Case Studies Investigating Single Coal Particle Ignition and Combustion

Author ORCID Identifier

Ewa Marek 0000-0002-8318-2131

Krzysztof Stańczyk 0000-0001-8273-7409


Studies focused on single fuel particles are designed to provide direct and unbiased information regarding the combustion process. The resulting data is primarily used to create and/or validate mathematical theories and models of the combustion process. The use of a single coal particle as a research object was first initiated over 40 years ago and nowadays is still one of the most important stages in a number of fundamental coal research techniques. Such experiments are especially important in the context of modern concepts that are now under development for new, sustainable and environmentally neutral coal processing technologies. Article summarizes a broad spectrum of research methodologies, which were created in the recent history of single coal particle studies and motivated by the need to develop knowledge for new, clean coal technologies. The purpose of the experiments presented herein was to find the most comprehensive examination of the processes, where coal particles undergo changes at high temperatures. This objective in the case of coal combustion technology generally boils down to the characterization of particle ignition phenomenon and sub-stages of particle combustion. However, recent data presented by different research groups is still not always in agreement even when describing the same investigated issue. These differences often result from the shortcomings of the study methodology itself, which our article also attempts to highlight and analyze.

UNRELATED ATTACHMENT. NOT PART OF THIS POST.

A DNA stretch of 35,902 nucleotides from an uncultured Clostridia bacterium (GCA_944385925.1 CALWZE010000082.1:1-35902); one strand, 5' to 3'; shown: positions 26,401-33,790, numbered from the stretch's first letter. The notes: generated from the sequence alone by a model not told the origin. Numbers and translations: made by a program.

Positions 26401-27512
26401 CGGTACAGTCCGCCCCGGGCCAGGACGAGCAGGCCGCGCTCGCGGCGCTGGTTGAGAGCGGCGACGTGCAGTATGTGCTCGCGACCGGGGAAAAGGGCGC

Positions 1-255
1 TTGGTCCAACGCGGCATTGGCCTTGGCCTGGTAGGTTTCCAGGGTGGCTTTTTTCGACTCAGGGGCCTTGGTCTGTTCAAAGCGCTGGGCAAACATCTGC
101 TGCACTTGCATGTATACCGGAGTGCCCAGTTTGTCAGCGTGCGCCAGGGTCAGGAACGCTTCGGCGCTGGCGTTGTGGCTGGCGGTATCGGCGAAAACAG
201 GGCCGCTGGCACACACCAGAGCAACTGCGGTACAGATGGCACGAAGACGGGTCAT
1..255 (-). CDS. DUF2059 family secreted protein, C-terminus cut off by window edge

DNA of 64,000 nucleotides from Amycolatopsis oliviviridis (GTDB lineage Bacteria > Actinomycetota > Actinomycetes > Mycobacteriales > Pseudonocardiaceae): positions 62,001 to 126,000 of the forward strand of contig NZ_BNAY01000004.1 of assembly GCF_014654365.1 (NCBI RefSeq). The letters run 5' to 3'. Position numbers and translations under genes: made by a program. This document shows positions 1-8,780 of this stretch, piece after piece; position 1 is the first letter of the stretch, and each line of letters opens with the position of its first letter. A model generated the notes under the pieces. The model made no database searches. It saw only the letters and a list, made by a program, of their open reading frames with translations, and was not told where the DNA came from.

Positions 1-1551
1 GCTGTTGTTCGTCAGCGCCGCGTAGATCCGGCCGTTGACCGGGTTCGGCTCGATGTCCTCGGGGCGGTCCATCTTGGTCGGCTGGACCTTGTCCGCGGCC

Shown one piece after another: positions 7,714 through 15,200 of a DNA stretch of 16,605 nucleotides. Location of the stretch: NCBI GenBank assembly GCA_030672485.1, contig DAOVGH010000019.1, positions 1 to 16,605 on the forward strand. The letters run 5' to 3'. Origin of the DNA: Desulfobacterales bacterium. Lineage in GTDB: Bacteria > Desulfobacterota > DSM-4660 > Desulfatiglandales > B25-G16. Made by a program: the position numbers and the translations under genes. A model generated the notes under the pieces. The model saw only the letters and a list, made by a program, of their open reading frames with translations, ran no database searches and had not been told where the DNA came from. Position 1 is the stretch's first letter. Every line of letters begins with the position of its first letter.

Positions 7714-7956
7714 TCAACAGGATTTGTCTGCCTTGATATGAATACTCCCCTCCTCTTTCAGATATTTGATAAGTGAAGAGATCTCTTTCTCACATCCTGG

Creative Commons License

Creative Commons Attribution-Noncommercial-No Derivative Works 4.0 License
This work is licensed under a Creative Commons Attribution-Noncommercial-No Derivative Works 4.0 License.